Our thought life is central to living a vibrant Christian life. In Romans 12:2, Paul says that the way we resist the pattern of this world is by renewing our minds. Now he could have said a lot of different things instead of mind—heart, emotions, worship—but he didn’t. The reason is that what we think about and what we believe are critical to how we live.
Dallas Willard, a Christian philosopher who has done a lot of work in the area of spiritual formation, offers penetrating insight into the interplay of thoughts and emotions:
Our thoughts are one of the most basic sources of our life. They determine the orientation of everything we do and evoke the feelings that frame our world and motivate our actions. Interestingly, you can’t evoke thoughts by feeling a certain way, but you can evoke and to some degree control feelings by directing your thoughts. Our power over our thoughts is of great and indispensable assistance in directing and controlling our feelings, which themselves are not directly under the guidance of our will. We cannot just choose our feelings.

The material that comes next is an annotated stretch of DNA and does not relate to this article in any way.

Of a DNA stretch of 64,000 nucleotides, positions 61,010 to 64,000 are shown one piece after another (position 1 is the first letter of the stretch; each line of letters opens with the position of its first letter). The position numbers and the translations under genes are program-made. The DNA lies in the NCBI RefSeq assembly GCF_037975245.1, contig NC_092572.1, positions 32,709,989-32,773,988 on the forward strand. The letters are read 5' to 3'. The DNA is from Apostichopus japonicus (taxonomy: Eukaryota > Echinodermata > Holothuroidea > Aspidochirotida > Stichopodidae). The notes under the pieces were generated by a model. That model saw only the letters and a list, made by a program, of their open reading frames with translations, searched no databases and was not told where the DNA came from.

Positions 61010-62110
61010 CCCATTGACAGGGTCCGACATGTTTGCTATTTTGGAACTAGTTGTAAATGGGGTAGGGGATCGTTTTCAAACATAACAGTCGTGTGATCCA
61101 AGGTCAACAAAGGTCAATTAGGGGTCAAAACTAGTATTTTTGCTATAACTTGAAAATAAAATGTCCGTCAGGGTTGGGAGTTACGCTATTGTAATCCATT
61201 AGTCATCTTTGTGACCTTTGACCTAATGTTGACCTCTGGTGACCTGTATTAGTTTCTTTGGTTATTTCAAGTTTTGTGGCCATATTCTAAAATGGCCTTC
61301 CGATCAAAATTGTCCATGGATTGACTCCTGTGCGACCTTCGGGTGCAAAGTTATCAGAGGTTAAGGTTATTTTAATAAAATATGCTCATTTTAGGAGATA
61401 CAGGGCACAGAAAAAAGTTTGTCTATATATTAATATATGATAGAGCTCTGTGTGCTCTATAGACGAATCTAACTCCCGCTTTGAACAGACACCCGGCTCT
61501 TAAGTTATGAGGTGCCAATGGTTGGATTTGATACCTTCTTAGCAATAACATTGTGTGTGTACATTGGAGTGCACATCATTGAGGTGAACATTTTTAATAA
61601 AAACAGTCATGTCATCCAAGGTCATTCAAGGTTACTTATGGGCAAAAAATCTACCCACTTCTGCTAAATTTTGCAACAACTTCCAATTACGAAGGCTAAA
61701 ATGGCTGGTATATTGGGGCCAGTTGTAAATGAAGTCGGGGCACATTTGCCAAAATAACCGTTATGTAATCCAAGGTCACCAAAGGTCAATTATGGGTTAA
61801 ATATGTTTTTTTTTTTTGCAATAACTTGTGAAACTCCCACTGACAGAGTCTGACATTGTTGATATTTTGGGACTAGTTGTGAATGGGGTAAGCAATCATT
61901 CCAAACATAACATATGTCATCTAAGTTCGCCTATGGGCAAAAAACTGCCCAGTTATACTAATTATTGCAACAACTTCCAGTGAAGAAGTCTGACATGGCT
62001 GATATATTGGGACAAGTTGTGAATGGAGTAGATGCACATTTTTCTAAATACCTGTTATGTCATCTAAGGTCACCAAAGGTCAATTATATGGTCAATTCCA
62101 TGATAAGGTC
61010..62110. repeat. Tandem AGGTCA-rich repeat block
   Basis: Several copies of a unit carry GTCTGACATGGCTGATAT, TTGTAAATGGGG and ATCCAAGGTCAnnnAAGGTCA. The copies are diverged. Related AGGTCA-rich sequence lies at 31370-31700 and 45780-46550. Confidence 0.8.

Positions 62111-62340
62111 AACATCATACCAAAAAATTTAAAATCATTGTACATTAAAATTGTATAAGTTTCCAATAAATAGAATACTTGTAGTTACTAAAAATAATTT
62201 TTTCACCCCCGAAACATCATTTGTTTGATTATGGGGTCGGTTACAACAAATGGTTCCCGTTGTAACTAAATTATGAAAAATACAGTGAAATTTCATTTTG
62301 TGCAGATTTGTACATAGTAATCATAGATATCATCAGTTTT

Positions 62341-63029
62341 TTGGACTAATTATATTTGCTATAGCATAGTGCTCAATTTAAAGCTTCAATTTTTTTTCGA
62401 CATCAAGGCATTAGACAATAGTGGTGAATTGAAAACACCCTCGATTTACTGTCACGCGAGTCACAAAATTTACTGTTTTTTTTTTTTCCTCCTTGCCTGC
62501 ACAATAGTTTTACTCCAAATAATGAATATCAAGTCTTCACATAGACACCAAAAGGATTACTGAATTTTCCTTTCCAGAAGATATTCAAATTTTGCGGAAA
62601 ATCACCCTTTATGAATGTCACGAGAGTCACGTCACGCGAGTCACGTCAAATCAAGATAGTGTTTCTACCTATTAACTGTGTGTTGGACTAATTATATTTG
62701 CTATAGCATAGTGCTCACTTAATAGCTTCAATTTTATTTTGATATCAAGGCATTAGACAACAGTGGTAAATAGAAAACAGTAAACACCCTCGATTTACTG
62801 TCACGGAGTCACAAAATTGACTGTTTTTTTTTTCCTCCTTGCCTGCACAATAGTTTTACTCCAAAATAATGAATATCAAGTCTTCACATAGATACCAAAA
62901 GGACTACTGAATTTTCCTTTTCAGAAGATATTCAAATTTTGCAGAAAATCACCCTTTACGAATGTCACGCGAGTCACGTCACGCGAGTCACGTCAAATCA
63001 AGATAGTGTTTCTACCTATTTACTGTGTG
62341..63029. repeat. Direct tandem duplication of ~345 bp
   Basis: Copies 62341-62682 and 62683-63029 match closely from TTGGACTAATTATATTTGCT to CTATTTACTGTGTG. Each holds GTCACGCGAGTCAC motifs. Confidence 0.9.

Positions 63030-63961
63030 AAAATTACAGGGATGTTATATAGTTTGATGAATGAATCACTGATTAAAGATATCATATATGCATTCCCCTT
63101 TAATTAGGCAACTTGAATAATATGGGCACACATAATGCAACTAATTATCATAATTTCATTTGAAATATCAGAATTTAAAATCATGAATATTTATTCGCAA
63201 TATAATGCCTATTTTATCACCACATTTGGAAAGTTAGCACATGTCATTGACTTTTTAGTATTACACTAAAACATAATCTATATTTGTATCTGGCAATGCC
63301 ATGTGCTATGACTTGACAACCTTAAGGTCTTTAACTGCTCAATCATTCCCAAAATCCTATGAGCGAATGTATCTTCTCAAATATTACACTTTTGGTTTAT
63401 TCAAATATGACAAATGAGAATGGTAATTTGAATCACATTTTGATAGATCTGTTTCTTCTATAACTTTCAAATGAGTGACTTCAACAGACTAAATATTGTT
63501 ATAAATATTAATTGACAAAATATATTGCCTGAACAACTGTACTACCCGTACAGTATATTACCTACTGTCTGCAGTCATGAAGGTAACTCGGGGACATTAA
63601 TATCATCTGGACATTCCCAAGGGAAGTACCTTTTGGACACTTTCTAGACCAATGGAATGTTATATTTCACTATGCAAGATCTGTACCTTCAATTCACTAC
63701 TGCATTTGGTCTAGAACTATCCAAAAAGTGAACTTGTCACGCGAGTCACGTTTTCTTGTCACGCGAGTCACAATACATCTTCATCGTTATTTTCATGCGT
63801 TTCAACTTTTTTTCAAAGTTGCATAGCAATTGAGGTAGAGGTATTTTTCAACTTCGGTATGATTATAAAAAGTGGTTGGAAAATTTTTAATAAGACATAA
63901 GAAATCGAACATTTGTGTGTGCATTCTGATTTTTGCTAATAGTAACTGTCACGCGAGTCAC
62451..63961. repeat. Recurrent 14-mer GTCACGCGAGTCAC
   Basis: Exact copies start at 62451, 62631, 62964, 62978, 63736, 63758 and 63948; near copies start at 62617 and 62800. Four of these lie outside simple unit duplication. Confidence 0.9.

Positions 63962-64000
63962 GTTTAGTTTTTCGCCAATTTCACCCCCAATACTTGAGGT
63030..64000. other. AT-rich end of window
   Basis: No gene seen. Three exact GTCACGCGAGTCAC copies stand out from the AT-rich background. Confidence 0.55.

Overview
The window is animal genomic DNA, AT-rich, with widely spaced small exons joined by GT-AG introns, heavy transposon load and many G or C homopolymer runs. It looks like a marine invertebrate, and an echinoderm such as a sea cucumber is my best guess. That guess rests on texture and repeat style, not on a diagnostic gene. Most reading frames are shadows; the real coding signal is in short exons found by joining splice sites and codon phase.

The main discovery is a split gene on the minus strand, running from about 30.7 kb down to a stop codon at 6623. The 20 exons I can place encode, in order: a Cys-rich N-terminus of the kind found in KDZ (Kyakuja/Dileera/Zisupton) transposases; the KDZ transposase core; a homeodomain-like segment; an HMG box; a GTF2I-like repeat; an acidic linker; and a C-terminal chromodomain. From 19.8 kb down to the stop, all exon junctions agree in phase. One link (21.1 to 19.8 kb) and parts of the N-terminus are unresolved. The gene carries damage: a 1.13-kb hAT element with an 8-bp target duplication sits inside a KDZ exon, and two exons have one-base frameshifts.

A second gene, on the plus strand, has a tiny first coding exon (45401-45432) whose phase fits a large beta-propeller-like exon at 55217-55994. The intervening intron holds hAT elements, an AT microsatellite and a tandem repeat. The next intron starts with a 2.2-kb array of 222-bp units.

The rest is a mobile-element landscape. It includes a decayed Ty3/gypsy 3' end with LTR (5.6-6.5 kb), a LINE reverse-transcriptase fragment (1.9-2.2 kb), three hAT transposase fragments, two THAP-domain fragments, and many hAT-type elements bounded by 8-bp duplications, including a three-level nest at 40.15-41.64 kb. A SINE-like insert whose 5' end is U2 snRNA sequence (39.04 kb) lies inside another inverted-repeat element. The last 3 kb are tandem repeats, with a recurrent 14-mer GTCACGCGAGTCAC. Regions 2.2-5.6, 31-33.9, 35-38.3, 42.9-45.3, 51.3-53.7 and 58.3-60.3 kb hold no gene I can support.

We don’t have direct control over how we feel. But we can indirectly affect our emotions by thinking in certain ways. If we want to get at the root of the emotional doubt, then we have to change our thinking and stop allowing ourselves to believe lies. We must tell ourselves the truth—God’s truth—until we accept it. Again, this is not a one-time remedy; it’s a habit we need to build into our life.
In light of this, I hope that you will no longer feel ashamed when you experience doubt, nor idly sit by and allow emotional doubt to paralyze you with fear. I will let the poignant words of Oswald Chambers conclude our discussion:
“Unless we train our emotions they will lead us around by the nose, and we will be captives to every passing impulse or reaction. But once faith is trained to control the emotions and knows how to lean resolutely against weakness of character, another entry way of doubt is sealed shut forever . . . Much of our distress as Christians comes not because of sin, but because we are ignorant of the laws of our own nature.”